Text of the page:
by Karen Rile Smith

On Friday, Oct. 20, at 2:10 p.m., my two 10-pound dogs and I were suddenly swarmed by five large, unleashed dogs on the Lavender trail in the Wissahickon. My dogs, who were leashed, reacted by barking and snapping – and the pack attacked.

The dogs’ handlers were nowhere in sight. I was horrified to see my dogs’ necks in the mouths of the larger dogs: a German shepherd, a lab, a labradoodle, and two large brown dogs. I thought my dogs would be killed or mauled (we were far from any trail head at that point). Although I had a hiking pole, I was too stunned to use it for defense. I was also suddenly tangled in leashes, and overwhelmed by the swirl of dogs attacking from all sides.

After about 15 seconds, two women appeared and got their dogs under control. They demanded to examine my dogs. I did not allow them to, as my dogs were traumatized, and covered with saliva. One of my dogs had a streak of blood on his flank, although on later examination, I could not find a wound, so the blood must have come from the mouth of the attacker. I feel very lucky that the women arrived and were able to control the dogs before the attack worsened. From what I can tell, my dogs are OK and do not seem to have any serious injury, although it could have been much worse.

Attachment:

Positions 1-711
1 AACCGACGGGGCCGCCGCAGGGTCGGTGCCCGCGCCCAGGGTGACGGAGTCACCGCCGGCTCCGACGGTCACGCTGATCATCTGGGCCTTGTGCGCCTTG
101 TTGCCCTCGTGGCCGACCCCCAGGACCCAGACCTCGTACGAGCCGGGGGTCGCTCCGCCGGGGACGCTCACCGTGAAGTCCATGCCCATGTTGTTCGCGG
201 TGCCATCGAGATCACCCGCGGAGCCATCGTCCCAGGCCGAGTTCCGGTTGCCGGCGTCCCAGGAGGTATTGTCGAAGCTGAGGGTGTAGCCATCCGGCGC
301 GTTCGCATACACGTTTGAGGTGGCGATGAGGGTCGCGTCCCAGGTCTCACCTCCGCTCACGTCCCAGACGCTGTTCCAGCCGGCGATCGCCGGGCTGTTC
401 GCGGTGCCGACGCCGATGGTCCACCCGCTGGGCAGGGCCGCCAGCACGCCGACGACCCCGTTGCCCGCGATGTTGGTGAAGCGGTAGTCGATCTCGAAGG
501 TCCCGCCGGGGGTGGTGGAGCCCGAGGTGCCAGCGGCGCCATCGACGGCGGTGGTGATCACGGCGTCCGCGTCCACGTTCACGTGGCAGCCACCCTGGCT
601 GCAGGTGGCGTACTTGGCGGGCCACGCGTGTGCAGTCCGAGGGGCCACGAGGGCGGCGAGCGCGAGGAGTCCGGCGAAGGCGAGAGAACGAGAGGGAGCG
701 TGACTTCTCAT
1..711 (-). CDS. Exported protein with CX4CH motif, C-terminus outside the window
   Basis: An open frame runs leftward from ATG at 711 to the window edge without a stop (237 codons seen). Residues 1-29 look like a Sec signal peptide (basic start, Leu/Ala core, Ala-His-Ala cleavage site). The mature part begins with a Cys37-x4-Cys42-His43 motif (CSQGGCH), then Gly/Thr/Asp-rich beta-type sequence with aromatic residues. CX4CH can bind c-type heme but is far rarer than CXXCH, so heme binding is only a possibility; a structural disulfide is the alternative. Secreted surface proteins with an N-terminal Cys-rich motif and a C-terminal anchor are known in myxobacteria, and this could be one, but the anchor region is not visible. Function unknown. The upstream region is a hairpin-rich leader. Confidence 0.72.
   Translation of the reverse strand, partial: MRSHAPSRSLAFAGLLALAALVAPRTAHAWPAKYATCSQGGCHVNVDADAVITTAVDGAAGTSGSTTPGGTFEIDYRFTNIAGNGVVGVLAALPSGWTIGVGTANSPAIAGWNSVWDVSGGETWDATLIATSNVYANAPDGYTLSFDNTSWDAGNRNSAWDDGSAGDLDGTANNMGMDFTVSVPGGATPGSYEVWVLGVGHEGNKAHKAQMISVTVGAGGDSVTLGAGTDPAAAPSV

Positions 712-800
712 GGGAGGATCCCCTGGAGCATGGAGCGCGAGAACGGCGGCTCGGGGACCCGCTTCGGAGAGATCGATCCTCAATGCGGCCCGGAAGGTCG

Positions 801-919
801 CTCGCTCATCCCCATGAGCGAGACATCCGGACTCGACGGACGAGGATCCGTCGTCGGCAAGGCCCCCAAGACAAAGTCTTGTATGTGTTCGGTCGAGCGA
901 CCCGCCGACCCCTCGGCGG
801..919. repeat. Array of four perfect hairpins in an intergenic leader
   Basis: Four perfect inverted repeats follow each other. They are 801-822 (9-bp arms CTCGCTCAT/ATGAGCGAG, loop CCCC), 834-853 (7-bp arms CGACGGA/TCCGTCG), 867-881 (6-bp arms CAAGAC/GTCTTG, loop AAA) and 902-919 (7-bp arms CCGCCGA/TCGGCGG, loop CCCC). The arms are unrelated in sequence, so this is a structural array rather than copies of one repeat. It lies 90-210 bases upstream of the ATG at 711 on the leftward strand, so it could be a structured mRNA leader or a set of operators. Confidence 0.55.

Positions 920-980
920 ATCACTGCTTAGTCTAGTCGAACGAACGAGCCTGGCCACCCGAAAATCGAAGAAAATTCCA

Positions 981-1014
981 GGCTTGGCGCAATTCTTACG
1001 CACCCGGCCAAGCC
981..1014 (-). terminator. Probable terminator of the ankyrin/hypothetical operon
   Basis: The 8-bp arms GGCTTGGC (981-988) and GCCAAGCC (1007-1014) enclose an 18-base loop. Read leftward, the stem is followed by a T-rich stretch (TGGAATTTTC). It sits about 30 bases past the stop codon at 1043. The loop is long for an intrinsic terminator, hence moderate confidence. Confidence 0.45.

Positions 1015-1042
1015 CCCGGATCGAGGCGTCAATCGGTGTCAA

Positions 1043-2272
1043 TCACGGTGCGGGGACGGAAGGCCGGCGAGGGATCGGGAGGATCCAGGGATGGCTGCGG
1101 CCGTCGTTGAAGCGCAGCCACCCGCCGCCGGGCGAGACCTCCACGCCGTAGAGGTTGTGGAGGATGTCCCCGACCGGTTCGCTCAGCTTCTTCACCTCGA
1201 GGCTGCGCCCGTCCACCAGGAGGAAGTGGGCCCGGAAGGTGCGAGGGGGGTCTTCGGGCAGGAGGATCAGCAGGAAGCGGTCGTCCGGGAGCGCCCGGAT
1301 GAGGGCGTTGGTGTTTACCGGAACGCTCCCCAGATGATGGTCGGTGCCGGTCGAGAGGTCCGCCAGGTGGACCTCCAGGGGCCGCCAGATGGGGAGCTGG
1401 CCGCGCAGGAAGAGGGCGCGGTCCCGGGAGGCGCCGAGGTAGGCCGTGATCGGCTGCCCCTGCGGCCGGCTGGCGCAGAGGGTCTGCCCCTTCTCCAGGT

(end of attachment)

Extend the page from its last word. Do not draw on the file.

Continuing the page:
The two women were walking these five dogs together. The older woman was conciliatory; the red-haired woman was not. When I said, “It is illegal to have your dog off the leash in the city,” the red-haired woman responded, “So is going over the speed limit.” She also volunteered that her father is an important litigator and has described many cases in which people who are “sued for nothing.” (I had not mentioned suing – I’ve never been involved in a lawsuit.)

At first, both refused to give me their contact information. I volunteered mine, and eventually the older woman gave me hers. The red-haired woman had one dog with her, the German shepherd. The other woman had the other four. I asked if she was a professional dog-walker and she said no, that the dogs belonged to various friends. (Later, I discovered that she is a professional dog-walker; I have friends who are her clients.) To her credit, she has agreed to pay any vet bills.